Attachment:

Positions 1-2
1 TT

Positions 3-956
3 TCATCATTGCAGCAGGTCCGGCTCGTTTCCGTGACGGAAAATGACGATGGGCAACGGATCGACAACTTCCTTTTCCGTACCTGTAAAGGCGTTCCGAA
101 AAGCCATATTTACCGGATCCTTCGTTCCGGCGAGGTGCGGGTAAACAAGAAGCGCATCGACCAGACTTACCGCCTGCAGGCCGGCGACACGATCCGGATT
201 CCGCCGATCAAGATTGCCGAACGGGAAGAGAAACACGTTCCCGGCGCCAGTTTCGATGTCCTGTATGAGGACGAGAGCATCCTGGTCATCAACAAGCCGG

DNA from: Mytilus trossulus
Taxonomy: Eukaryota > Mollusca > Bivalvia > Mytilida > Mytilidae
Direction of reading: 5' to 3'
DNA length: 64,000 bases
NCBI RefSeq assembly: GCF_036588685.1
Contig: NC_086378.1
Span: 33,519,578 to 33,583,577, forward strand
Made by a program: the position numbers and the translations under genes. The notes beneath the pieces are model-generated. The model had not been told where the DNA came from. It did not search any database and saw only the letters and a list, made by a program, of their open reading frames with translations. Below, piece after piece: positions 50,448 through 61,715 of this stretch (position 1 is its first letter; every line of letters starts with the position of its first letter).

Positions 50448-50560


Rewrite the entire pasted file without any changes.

Positions 1-2
1 TT

Positions 3-956
3 TCATCATTGCAGCAGGTCCGGCTCGTTTCCGTGACGGAAAATGACGATGGGCAACGGATCGACAACTTCCTTTTCCGTACCTGTAAAGGCGTTCCGAA
101 AAGCCATATTTACCGGATCCTTCGTTCCGGCGAGGTGCGGGTAAACAAGAAGCGCATCGACCAGACTTACCGCCTGCAGGCCGGCGACACGATCCGGATT
201 CCGCCGATCAAGATTGCCGAACGGGAAGAGAAACACGTTCCCGGCGCCAGTTTCGATGTCCTGTATGAGGACGAGAGCATCCTGGTCATCAACAAGCCGG

DNA from: Mytilus trossulus
Taxonomy: Eukaryota > Mollusca > Bivalvia > Mytilida > Mytilidae
Direction of reading: 5' to 3'
DNA length: 64,000 bases
NCBI RefSeq assembly: GCF_036588685.1
Contig: NC_086378.1
Span: 33,519,578 to 33,583,577, forward strand
Made by a program: the position numbers and the translations under genes. The notes beneath the pieces are model-generated. The model had not been told where the DNA came from. It did not search any database and saw only the letters and a list, made by a program, of their open reading frames with translations. Below, piece after piece: positions 50,448 through 61,715 of this stretch (position 1 is its first letter; every line of letters starts with the position of its first letter).

Positions 50448-50560